Between Monday lunchtime and Thursday morning any artist is welcome to send us one track here at Fresh On The Net – and all our moderators, including me, will listen to every track. Last week we all heard 157 tunes from our inbox, then jointly picked our 25 favourites for our Listening Post. Additionally I earmarked my own favourites from that longlist for future radio airplay – last week’s inbox can still be heard in full at https://soundcloud.com/freshnet/sets/inbox227.
Then it was the turn of visitors to our Listening Post here at Fresh On The Net to have their say over the weekend. Each of them voted for their five favourite tunes – resulting in this list of Fresh Faves. This week the privilege of reviewing them falls to me – you can hear all eleven tracks in a single Soundcloud playlist here.
AAYUSHI – An Update
We open with a single which at 3 minutes 16 seconds is pretty much a perfect pop length, released at the end of last month via Bandcamp. Performing simply as Aayushi, 20-year-old Birmingham musician Aayushi Jain is inspired by artists such as Bright Eyes, Elliott Smith and Neutral Milk Hotel. Her stated mission is to write “delicate, lyric-oriented music” and this simple guitar-and-vocal recording An Update achieves exactly that. Many of our Listening Post visitors voted for this track as one of their five favourites over the weekend – and its 2000+ plays on Soundcloud demonstrate the growing public appetite for her music. It’s great to see an independent UK artist reaping the rewards from such a fiercely DIY approach to music making. We wish her every success.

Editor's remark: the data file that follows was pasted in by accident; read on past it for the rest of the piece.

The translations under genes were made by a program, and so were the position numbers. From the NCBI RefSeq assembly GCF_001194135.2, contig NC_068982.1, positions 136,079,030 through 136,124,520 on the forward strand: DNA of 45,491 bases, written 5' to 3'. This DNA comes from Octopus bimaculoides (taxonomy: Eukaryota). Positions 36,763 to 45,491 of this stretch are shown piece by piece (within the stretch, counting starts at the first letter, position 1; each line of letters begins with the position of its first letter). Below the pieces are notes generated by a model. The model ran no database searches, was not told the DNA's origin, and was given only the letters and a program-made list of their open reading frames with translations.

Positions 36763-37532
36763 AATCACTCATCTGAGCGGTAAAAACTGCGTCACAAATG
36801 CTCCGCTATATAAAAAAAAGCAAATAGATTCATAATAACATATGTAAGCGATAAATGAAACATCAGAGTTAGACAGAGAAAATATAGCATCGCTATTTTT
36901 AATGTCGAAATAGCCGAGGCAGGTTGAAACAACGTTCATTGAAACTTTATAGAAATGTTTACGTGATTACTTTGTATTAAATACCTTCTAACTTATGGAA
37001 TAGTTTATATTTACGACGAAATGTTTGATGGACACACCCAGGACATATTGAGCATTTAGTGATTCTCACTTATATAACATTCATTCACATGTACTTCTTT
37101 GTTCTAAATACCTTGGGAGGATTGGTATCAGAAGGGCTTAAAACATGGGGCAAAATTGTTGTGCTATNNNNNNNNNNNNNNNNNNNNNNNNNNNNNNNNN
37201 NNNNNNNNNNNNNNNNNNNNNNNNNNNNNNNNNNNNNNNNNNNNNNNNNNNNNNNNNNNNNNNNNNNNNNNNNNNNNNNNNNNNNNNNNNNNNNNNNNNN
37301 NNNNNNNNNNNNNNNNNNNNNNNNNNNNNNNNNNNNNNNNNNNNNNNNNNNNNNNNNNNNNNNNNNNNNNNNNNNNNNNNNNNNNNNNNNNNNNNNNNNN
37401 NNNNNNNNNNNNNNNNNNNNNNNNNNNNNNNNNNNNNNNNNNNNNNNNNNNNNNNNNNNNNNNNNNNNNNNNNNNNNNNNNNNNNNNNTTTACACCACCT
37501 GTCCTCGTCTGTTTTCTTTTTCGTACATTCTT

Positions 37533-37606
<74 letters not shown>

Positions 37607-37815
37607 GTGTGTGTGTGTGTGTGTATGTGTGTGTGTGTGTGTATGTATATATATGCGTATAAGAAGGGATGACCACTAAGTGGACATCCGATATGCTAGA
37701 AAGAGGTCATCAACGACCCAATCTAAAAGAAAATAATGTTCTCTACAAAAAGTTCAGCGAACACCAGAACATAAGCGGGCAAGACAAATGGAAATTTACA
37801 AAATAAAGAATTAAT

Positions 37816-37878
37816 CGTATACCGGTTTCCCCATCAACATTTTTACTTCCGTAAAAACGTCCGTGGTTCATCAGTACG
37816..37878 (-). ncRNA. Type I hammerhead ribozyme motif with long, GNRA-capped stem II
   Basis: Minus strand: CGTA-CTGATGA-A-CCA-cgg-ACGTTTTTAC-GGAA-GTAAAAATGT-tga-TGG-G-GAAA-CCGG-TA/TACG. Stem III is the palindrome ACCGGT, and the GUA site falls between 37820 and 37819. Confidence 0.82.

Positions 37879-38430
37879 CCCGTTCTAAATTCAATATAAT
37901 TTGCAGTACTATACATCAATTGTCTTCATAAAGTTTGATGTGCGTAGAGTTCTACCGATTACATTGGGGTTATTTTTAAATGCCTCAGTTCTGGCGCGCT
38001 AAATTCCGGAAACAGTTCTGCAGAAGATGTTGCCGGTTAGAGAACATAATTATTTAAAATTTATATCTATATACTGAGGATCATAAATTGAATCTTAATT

CAMELIA SPRITZ – Lilac
Sarah Griffin grew up in Rotherham, and at age 12 was on Funhouse with Pat Sharp. “We lost” she remembers. “I got a consolation ghetto blaster. It broke.” Her inside leg measurement is 30 inches and she’s a fairly good juggler. She also used to drive a very old VW Caddy called Tina Head-Turner until today, when she broke down. The van that is, not Sarah.
We first encountered her music a year ago when the BBC Introducing Mixtape featured the excellent title track of her second solo album The Beloved. For the past two months Camelia Spritz has been her new music project with Monmouth-based producer Tom Manning. She writes songs for their forthcoming album on acoustic guitar – then the two of them build up from there, flagged by many cups of tea.
All of us at Fresh On The Net know how much love, care, time and creativity has been invested in every track that arrives in our inbox. So if a track doesn’t float my boat, I usually try to pass on some helpful information about the music rather than criticising it. After all it’s only one man’s opinion, and me not liking something doesn’t mean it won’t sell by the bucketload.
Actually Sarah’s singing is as distinctive as ever on Lilac, the production is crisp and clean, and loads of our readers placed it in their personal Top Five last weekend out of 25 tracks on offer . That’s the whole point of The Listening Post – the results aren’t just one person’s opinion. The people have spoken.